Main Article Content
climate change, occupational injury, occupational diseases, heat-related illness, vector-borne infectious diseases, productivity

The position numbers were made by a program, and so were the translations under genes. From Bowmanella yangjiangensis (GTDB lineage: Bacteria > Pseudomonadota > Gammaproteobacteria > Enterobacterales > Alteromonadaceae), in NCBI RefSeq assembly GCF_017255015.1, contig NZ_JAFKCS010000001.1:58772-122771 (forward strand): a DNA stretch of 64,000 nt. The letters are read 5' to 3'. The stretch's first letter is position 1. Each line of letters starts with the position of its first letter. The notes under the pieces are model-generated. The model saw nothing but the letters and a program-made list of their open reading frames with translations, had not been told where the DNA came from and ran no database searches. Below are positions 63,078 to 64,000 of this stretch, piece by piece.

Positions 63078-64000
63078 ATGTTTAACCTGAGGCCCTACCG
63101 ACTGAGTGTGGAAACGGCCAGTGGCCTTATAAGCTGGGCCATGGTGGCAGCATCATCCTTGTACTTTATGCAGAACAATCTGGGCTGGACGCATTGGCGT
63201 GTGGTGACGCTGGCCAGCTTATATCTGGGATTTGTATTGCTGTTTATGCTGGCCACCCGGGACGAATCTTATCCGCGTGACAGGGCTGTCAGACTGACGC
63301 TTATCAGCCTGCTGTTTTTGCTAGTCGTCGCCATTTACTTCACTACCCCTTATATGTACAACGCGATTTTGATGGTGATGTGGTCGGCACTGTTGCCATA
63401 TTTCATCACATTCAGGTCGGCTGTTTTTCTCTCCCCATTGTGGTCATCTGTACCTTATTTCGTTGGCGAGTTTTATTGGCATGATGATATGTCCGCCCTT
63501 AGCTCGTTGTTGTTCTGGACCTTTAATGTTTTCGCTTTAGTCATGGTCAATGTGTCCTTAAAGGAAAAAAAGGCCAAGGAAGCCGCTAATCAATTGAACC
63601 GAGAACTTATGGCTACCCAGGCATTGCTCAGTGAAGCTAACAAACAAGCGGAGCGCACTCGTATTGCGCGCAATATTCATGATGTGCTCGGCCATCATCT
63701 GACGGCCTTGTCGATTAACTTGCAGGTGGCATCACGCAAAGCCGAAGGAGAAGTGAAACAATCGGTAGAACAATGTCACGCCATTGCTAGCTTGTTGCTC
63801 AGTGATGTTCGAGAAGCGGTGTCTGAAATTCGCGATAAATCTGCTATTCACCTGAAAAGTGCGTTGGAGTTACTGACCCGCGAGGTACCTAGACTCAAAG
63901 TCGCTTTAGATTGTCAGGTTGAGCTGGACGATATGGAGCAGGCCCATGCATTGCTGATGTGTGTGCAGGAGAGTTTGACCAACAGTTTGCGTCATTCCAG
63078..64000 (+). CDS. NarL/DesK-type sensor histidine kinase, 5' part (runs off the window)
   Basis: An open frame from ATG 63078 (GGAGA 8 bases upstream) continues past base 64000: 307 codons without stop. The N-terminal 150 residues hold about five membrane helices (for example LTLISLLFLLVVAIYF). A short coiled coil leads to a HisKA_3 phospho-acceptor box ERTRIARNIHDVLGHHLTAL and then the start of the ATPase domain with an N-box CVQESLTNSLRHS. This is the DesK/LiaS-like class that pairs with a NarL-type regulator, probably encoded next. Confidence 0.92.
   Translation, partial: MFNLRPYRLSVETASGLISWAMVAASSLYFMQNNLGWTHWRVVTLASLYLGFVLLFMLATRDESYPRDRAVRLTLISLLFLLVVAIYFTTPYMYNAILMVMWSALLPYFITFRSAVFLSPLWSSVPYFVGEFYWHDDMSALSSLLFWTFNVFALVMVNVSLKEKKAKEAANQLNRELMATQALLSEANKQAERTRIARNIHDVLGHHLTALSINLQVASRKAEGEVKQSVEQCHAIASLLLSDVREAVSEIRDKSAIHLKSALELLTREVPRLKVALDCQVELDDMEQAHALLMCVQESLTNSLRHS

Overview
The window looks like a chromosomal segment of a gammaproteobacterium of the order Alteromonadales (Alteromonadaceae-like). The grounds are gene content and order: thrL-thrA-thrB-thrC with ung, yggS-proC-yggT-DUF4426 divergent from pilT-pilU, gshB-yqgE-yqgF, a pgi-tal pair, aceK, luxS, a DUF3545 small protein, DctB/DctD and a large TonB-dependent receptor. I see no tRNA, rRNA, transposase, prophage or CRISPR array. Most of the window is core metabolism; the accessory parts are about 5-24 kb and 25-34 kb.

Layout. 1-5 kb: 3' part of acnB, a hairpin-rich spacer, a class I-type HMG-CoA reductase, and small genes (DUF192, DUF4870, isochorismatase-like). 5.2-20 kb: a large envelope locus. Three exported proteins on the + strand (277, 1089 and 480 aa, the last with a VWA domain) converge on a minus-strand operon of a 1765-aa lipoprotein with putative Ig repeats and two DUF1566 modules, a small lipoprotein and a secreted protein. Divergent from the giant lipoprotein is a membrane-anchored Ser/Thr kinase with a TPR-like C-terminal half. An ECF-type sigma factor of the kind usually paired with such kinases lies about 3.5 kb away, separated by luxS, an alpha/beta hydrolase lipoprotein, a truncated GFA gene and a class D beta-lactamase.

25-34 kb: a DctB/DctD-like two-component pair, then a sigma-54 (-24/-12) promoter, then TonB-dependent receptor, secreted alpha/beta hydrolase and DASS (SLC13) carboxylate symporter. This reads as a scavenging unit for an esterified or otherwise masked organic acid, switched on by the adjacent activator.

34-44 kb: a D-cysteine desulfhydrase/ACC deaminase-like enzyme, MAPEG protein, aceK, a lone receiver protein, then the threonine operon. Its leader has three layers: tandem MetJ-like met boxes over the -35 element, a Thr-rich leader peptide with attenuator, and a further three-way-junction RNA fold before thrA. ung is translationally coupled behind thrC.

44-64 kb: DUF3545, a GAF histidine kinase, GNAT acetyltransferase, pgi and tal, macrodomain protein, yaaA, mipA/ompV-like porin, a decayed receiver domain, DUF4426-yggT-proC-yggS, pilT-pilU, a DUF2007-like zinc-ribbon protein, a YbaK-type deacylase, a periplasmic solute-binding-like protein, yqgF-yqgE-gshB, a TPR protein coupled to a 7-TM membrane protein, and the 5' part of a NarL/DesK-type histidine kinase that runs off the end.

Background: With climate change, mean annual air temperatures are getting hotter and extreme weather events will become more and more common in most parts of the world. Objectives: As part of the EU funded project HEAT-SHIELD we conducted a systematic review to summarize the epidemiological evidence of the effects of global warming-related heat exposure on workers’ health and productivity. Methods: Three separate searches, focused, respectively, on: i) heat-related illness (HRI), cardiovascular, respiratory and kidney diseases; ii) traumatic injuries; and iii) vector-borne diseases or vectors distribution, were conducted in PubMed. EMBASE was also consulted to retrieve relevant studies focused on the health effects of climate change. A fourth search strategy to assess the effects on work productivity was conducted both in PubMed and in the SCOPUS database. Results: A significant proportion of studies reported findings regarding the Mesoamerican nephropathy issue. This is a disease occurring especially among young and middle-aged male sugarcane workers, without conventional risk factors for chronic kidney disease. For injuries, there is a reversed U-shaped exposure-response relationship between Tmax and overall daily injury claims. Outdoor workers are at increased risk of vector-borne infectious diseases, as a positive correlation between higher air temperatures and current or future expansion of the habitat of vectors is being observed. As for productivity, agriculture and construction are the most studied sectors; a day with temperatures exceeding 32°C can reduce daily labour supply in exposed sectors by up to 14%. Conclusions: The present findings should inform development of further research and related health policies in the EU and beyond with regard to protecting working people from the effects of workplace heat during climate change.